This might be the most fun time I've had at a historical site in as long as I can remember. It's a four-story complex built beneath the countryside about 40 minutes west of Ottawa. The bunker was meant to be the home for the Canadian government in the event of a nuclear war, and could serve as such for 30 days until food supplies ran out. Of course it was never used. In fact, it became obsolete about 10 years after it was built: it was designed for an era of bombs, not ballistic missiles.
|Projected casualties from a bomb dropped at the airbase near Ottawa.|
|A public relations room in Diefenbunker.|
|An office for public relations in Diefenbunker.|
|At a desk in the PM's office.|
|This freezer would've served as food storage for days 1-12. Then, it would've become a morgue.|
|Tunnel leading away from Diefenbunker.|
|One of the greatest gift shop mugs I've ever seen.|
I was expecting a museum that was about half automotive history, half stuff. Instead, I found a museum that was about one-third automotive history (and that history stretched beyond just cars) and about two-thirds rich cultural history story telling. In some ways, they're doing some stuff just to impress (to wit, what is the chair in which Lincoln was shot doing there?). For the most part, they're engaged in a valuable story-telling endeavor. I was surprised at the exhibits on culture from the twentieth century contrasting living rooms and bedrooms across the decades. There was more there than I could take in in one day.
|The Holiday Inn exhibit.|
|1930s era Texaco station.|
|Three eras, three tvs.|
|An aluminum home designed by Buckminster Fuller.|
The bus Rosa Parks made famous is at the museum there. I was surprised that they gave us the opportunity to get on board and even sit in the seat that Ms. Parks sat in that day in the 1950s. However, they do so because the bus has been extensively renovated (apparently vandalism and age ravaged it before the museum acquired it). Their exhibit regarding Parks is just as moving as is the exhibit at the National Museum of Civil Rights.
Adjacent to the museum is Greenfield Village, which I could've spent an entire day at. For the most part, the village is a recreation of an American town circa 1910, but there is an eclectic collection of other houses spread throughout, such as a southern farmstead from the Great Depression. I enjoyed being in the midst of Model T's sputtering around (yes, we took a ride) alongside omnibuses and Model A buses. There was too much there to take in in one afternoon, and after a little bit I stopped trying to hustle from spot to spot, confident that there's enough there to justify visiting again.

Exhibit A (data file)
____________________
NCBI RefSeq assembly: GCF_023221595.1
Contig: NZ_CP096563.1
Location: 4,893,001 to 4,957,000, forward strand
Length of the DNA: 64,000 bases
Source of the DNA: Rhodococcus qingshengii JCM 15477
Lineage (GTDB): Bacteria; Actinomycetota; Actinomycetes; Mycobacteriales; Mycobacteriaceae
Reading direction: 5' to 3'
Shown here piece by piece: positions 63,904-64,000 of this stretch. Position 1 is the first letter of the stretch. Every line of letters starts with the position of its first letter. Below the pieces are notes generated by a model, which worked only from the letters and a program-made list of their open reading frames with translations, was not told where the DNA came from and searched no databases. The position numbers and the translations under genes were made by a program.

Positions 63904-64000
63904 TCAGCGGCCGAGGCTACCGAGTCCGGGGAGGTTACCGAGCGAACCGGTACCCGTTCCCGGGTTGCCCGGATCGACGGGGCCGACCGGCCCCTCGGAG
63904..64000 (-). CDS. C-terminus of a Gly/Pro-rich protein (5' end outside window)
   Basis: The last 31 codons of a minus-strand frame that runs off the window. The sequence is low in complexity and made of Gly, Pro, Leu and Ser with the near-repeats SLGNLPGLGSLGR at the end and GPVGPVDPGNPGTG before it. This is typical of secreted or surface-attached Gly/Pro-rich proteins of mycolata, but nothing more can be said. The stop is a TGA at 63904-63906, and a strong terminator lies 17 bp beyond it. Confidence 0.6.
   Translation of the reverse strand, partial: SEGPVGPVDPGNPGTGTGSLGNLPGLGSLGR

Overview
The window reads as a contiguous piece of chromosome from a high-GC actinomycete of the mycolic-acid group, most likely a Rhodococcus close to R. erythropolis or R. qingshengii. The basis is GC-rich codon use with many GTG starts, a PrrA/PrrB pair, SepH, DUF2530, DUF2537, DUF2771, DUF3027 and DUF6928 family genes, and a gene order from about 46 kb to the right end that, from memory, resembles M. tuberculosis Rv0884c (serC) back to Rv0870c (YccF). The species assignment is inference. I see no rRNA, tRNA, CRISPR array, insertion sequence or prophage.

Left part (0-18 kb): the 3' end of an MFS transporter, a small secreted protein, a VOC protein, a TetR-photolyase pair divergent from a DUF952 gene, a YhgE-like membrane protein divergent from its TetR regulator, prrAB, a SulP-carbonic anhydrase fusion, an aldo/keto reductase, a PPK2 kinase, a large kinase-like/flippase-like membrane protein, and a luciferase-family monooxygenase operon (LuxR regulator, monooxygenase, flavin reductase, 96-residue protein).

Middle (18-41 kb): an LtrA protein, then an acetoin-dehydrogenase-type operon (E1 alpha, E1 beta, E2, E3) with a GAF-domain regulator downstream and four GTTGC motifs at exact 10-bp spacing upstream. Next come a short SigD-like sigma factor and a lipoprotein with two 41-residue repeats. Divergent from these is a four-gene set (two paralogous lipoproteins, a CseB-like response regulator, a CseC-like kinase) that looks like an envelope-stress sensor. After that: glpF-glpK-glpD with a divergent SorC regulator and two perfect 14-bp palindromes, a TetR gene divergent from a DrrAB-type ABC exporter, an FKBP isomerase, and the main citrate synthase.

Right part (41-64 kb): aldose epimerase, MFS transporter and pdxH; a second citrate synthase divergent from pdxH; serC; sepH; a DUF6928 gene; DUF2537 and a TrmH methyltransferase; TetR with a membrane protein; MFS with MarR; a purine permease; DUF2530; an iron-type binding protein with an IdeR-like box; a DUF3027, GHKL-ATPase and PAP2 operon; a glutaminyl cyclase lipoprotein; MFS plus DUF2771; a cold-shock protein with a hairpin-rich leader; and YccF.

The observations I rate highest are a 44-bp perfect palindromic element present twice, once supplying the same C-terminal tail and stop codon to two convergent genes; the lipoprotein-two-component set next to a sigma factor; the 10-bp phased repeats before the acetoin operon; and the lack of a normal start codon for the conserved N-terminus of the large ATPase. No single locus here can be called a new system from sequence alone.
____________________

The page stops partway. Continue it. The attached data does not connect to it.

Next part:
|From our Model T Ride.|
|A Depression-era home from the south. Newspaper is the insulation.|
Canadian Museum of War and Canadian Museum of History
These two museums sit across the river in Ottawa and Gatineau, respectively. One doesn't quite associate war with Canada, so I'm a bit surprised at a whole museum dedicated to it in Canada. I was shocked at the number of artifacts there, my favorite being a Canadian-built tank that, while in use by Soviet forces in 1944, broke through a frozen river and remained at its bottom until recovered in the 1990s.
The Canadian War museum begins with an assertion that war is a behavior in which nations engage that gives them definition. I guess I never thought of it that way. It works the visitor through how conflicts with the native peoples, then with the Americans (War of 1812), and then with World War I (Vimy Ridge is an enormous source of pride) gave the Canadian people an identity. It was a very good museum to learn about World War I in particular though it treated other wars (including the Boer War) quite thoroughly.
|Sam on the Western Front.|
We had seen the Canadian Museum of History before, when we visited Ottawa last year. It remains one of the better museums I've visited. Rich story-telling and good diversity of exhibits are its strengths (it's not really a showcase of artifacts, however).
I was impressed at the state-run historical site on Mackinac Island. The fort there is a vast facility with a lot of well-maintained buildings. Though it changed hands a few times, no angry shots were ever fired in, at, or over it. They employ a lot of college-age historians as third-person interpreters and those interpreters do a good job showcasing military techinques and ways of life across a couple of eras.
|One bit of historical cheese: an animatronic officer spots the approaching British.|
|Late 19th-century quartermaster's storeroom.|
|The live fire presentation on War of 1812 weapons technology.|
The Fort's properties spill over into the town below to a few buildings such as a fur trading shop as well as a period home and blacksmith shop. The blacksmith shop was more interesting than I expected, largely due to the efforts of good interpreters.